On Monday night I attended the Montclair International Film Festival event at Montclair State University’s Kasser Theater. It was a fantastic event, including a panel moderated by Montclair’s own Mary Alice Williams. She did a fantastic job asking questions of producers Abigail Disney and Gini Reticker, as well as eliciting helpful contextual information from MSU Assistant Professor Dr. Brizuela-Garcia.
The audience was given a preview of the upcoming PBS series Women, War & Peace, a collection of five films that focus on war-torn areas around the world with an emphasis on how the violence affects woman and what the women are doing to make life better for themselves and their countries. The series will premiere on PBS stations on October 11th, 2011 – beginning with the award-winning Pray the Devil Back to Hell.
And it’s a series like Women, War & Peace that makes it clear why we must have public television. It’s not about whether there is a liberal or conservative angle. It’s not about importing shows from the BBC or keeping up a tradition of excellent, appropriate shows for children and our cultural minds. It is, at its most basic, having a space for films and television programs that delve into issues with more than a sponsor or sound-bite as a goal. Would one of the major channels show a series that describes the violence and abuse that women and children in Liberia experienced for years? Would they continue on to talk respectfully, without sensationalizing, the trial of rape as a war crime in Bosnia? How about the ongoing atrocities in Colombia? Or the women of Afghanistan demanding a voice in their own government – and getting one? No, they wouldn’t.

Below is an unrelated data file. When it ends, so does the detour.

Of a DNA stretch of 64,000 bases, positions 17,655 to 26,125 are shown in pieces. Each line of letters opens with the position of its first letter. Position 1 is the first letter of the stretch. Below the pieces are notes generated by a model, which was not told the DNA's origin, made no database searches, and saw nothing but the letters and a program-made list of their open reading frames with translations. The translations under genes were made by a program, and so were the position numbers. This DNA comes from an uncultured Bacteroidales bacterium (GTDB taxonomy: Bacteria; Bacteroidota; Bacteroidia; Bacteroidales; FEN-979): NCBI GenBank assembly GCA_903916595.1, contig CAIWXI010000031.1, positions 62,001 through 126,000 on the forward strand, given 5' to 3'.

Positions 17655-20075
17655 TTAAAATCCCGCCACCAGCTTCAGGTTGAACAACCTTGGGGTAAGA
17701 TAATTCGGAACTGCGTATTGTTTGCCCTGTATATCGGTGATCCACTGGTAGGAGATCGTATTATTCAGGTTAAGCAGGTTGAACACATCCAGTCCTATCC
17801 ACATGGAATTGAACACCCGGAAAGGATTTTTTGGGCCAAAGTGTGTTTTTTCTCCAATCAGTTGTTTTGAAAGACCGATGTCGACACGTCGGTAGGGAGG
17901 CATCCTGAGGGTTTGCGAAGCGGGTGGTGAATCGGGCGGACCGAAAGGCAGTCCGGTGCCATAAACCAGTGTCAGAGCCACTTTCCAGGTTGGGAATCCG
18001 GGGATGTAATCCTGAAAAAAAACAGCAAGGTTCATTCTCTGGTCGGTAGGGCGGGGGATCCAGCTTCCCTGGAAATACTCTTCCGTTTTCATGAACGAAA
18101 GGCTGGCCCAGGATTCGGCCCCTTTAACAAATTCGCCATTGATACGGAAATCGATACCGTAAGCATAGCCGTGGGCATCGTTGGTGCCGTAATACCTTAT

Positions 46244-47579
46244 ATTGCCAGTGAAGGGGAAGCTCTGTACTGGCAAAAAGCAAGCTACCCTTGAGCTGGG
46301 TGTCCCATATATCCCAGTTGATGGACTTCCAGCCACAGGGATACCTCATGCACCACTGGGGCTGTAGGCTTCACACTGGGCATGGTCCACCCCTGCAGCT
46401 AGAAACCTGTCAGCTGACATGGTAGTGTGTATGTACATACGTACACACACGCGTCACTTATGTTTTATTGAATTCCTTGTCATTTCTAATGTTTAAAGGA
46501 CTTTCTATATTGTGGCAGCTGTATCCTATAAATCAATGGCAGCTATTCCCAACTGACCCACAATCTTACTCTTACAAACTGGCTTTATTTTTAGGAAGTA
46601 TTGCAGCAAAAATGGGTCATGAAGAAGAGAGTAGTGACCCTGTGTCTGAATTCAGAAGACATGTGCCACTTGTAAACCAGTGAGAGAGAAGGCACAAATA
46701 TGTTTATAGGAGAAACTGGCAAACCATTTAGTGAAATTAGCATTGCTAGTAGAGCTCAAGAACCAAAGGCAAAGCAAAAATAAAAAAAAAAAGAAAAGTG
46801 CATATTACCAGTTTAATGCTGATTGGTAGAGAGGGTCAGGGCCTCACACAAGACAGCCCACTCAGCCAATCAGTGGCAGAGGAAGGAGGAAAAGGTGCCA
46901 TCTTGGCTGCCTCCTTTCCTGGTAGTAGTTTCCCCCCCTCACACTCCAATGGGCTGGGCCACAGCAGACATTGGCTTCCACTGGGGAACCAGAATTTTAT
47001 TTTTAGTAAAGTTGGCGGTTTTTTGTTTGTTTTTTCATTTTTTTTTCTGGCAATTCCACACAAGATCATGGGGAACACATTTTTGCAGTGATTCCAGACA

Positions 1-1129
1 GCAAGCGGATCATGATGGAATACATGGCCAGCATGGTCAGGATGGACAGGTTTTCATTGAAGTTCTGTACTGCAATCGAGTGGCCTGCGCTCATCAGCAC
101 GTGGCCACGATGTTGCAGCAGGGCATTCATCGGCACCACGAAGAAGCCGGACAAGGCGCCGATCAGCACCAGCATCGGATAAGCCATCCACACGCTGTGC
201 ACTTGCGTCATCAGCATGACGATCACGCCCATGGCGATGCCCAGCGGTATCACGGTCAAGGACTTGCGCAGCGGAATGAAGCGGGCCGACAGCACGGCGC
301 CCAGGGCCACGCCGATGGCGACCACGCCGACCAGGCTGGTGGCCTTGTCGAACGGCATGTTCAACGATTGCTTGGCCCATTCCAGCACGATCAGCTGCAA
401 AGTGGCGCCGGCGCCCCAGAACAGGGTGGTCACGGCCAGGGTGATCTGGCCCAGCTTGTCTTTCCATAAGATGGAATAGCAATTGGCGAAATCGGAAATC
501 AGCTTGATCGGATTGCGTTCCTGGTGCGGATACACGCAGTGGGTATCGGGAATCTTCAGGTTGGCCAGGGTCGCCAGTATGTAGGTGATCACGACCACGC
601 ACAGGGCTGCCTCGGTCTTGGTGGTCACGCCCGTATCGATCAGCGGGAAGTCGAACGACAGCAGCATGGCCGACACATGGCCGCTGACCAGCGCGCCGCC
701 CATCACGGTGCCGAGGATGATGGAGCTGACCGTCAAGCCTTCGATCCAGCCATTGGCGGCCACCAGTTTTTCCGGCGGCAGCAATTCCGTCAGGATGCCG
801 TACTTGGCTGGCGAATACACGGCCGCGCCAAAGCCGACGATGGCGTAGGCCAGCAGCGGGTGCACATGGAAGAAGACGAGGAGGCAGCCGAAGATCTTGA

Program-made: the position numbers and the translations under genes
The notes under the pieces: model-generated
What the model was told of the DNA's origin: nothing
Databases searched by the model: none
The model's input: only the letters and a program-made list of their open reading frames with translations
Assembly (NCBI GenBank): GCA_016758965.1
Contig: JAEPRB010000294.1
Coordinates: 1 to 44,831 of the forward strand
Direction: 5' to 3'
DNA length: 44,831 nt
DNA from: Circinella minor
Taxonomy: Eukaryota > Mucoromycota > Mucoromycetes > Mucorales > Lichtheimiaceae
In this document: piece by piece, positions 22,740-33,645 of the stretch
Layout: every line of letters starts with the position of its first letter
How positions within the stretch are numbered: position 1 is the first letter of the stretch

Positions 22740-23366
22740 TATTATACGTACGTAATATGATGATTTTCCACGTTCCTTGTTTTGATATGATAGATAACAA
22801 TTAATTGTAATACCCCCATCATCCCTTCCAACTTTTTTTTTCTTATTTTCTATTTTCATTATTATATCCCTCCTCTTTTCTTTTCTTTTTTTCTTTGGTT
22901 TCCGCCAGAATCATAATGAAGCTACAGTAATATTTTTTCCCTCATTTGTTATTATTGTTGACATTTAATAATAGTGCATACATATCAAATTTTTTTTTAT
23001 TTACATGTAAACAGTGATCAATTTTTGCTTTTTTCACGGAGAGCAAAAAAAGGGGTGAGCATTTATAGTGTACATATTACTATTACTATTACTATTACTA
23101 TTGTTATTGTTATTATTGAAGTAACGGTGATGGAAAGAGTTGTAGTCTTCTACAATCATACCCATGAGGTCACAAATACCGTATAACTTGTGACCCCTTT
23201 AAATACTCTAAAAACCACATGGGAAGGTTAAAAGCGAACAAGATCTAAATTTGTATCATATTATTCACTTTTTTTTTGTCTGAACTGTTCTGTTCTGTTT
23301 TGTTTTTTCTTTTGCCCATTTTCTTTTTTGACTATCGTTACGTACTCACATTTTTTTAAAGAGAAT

And I know this for a simple reason. If they would, they could. But they don’t.
They could do it, because there’s a lot more money in the mainstream broadcast channels than there is in public television. I know people who work for both, and believe me, there’s a lot more cash in advertising-dependent programming. If these channels wanted to get into really messy issues around the world, they would. But it’s costly, controversial, disturbing, and some of their advertisers might even be involved – or connected to a company that is. It’s the price you pay for higher salaries: hushed tones about certain subjects.
This is not to say I don’t like what mainstream channels offer. Believe me, I probably watch far more than is good for me. (I wish I knew how to quit you Thursday Night Line-Up!) But while there is a place for the numbing of minds, there is a greater need for showing us a world that is suffering and evolving in ways far more intense than property taxes and petition scandals.
And that’s why Monday night’s event was so great. Co-sponsored by NJTVonline, it allowed Montclair to align itself with whole stories and depth over sensationalism and a quick thrill. Even our own Governor Christie has shown that he wants more depth in television; he
rescinded wanted to rescind* the tax break for the show spectacle that is Jersey Shore. Cameras were rolling in Kasser Theater as the panel discussed the issues behind the documentary Pray the Devil Back to Hell. Questions were asked from the audience, and each of the panelists spoke in detail about the context and build-up that caused the problems. They also had time to discuss how life has changed for the subjects after the making of the film. I’m looking forward to seeing the series on PBS, and I hope I’ll have lots of company.
The website for Women, War & Peace is a great resource to learn about each of the films being shown, as well as hearing many back stories and details not included in the films. You can also *like* the series on Facebook and *follow* it on Twitter.
The series starts on October 11, 2011. Check your local listings for Women, War & Peace here.
* Of course, it’s a violation of the First Amendment to pick and choose which shows get tax breaks. It’s all or nothing – no matter how foolish one (or two) may find the program.